Lectins are carbohydrate-binding proteins that are highly specific for the glycosyl groups of other molecules. Lectins have a recognition at the cellular and molecular levels and play many roles in the biorecognition of cells, carbohydrates and proteins. Lectins also mediate the attachment and binding of bacteria and viruses to their intended targets. Lectins are ubiquitous in nature and found in many foods. Some foods (such as beans and grains) need to be cooked or fermented to reduce the lectin content. Some lectins are beneficial, such as CLEC11A, which promotes bone growth, while other lectins may be potent toxins, such as ricin. Specific monosaccharides and oligosaccharides may destroy lectins, which bind to lectins in grains, legumes, nightshades, and dairy products. Binding prevents them from attaching to carbohydrates in the cell membrane. The selectivity of lectins means that they can be used to analyze blood types and have been studied for transfer of pest resistance in transgenic crops.
Figure 1. Structure of lateral hemagglutinine.
Lectins are ubiquitous in nature. They can bind to a soluble sugar or a carbohydrate moiety of a glycoprotein or a portion of a glycolipid. They typically agglutinate certain animal cells and/or precipitated glycoconjugates. Most lectins do not have enzymatic activity.
Lectins have these functions in animals:
The function of lectins in plants (legume lectins) remains uncertain, as shown in Figure 2. Once thought to be essential for Rhizobium binding, the proposed function is ruled out by lectin knockout transgenic studies. High concentrations of lectins in plant seeds decrease with growth, suggesting their role in plant germination and seed survival. The binding of glycoproteins on the surface of parasitic cells is also considered a function. Several plant lectins have been found to be primarily hydrophobic, non-carbohydrate ligands including adenine, auxin, cytokinin and indole acetic acid, and water-soluble porphyrins. These interactions may be physiologically related because some of them act as plant hormones.
Figure 2. Structure of the monosaccharide binding site of lentil lectin.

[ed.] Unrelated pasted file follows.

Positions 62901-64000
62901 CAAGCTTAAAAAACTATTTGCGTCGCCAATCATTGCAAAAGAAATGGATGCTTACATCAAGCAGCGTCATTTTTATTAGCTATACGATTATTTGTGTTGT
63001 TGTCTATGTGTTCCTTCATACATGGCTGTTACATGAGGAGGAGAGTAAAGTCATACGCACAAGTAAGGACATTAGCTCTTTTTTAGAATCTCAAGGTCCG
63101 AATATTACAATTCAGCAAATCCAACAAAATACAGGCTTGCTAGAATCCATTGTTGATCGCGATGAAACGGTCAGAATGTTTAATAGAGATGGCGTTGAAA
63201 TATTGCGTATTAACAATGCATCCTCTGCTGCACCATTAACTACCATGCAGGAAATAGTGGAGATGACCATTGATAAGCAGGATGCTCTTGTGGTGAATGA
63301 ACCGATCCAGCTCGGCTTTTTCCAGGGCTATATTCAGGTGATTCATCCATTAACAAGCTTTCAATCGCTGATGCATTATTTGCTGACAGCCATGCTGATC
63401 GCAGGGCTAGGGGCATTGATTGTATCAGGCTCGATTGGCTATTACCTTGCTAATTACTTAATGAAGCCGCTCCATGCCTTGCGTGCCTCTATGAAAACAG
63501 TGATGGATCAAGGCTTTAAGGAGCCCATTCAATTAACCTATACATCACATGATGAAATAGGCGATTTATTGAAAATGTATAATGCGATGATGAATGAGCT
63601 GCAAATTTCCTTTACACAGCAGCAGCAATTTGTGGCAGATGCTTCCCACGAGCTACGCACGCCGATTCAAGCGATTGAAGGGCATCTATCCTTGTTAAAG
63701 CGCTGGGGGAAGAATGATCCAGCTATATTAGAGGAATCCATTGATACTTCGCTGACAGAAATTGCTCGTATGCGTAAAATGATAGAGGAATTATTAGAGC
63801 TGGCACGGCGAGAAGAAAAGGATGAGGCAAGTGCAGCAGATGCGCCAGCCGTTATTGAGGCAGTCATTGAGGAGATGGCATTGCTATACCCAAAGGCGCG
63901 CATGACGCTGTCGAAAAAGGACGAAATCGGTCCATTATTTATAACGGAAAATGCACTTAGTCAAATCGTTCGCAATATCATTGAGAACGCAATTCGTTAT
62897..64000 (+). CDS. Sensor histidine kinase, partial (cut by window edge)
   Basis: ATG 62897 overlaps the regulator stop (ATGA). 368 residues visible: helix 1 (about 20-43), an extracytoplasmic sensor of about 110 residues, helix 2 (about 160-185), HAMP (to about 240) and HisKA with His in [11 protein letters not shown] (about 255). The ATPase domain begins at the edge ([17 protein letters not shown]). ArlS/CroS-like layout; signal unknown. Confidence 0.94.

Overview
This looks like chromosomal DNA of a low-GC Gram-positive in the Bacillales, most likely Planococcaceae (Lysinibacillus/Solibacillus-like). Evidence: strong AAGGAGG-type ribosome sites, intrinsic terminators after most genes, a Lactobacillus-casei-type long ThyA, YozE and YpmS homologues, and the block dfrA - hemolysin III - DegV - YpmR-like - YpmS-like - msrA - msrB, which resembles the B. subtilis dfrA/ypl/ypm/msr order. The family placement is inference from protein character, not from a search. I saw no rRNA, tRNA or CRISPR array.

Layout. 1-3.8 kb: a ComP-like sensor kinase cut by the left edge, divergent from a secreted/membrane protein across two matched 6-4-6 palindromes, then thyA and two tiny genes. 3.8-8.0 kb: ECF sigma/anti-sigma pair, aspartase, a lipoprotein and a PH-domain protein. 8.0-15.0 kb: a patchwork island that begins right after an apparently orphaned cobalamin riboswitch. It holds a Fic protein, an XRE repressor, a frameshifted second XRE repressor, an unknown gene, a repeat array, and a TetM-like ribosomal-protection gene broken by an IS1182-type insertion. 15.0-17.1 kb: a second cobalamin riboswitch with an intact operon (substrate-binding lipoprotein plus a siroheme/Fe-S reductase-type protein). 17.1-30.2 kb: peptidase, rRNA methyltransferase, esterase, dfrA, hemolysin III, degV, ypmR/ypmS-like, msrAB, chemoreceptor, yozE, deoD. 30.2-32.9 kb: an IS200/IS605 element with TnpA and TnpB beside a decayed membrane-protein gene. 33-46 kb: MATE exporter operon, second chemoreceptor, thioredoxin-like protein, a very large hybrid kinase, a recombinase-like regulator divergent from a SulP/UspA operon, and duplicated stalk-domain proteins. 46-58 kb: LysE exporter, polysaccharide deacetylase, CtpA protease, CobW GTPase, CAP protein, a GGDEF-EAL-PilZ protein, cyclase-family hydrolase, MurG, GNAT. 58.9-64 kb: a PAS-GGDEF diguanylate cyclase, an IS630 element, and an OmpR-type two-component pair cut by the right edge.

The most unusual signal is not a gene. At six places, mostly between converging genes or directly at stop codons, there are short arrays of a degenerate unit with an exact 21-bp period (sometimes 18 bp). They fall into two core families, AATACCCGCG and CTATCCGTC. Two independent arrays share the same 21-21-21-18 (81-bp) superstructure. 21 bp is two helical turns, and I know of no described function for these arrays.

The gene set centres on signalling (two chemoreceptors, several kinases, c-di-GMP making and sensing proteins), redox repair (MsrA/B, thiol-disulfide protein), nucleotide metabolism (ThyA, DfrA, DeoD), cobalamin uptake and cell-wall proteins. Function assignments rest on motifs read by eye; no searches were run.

Bacteria and viruses
Some hepatitis C virus glycoproteins may attach to the C-type lectin on the surface of the host cell (hepatocytes) to initiate infection. In order to prevent the innate immune system from clearing the virus from the body, pathogens (such as virus particles and bacteria that infect human cells) usually express surface lectins, called adhesins and hemagglutinins, which bind to tissue-specific glycans on host cell-surface glycoproteins and glycolipids.
As a biochemical tool
Concanavalin A and other commercially available lectins have been widely used in affinity chromatography to purify glycoproteins. Typically, affinity chromatography, blotting, affinity electrophoresis, and affinity immunoelectrophoresis with lectin, as well as in microarrays, such as in field-field fluorescence-assisted lectin microarrays, for glycoforms and carbohydrates Structure to characterize proteins.
In biochemical warfare
An example of the powerful biological properties of lectins is the biochemical warfare agent ricin. The ricin is isolated from the seeds of the castor oil plant and contains two protein domains. A similar protein of pea: one domain is a lectin that binds to the galactosyl residue on the cell surface and allows the protein to enter the cell. The second domain is an N-glycosidase that cleaves nucleobases from ribosomal RNA, thereby inhibiting protein synthesis and cell death.
1. Maverakis E.; et al. Glycans in the immune system and The Altered Glycan Theory of Autoimmunity. J Autoimmun. 2015,57 (6): 1-13.
2. Oldroyd, Giles E.D.; et al. Coordinating Nodule Morphogenesis with Rhizobial Infection in Legumes. Annual Review of Plant Biology. 2008, 59: 519-46.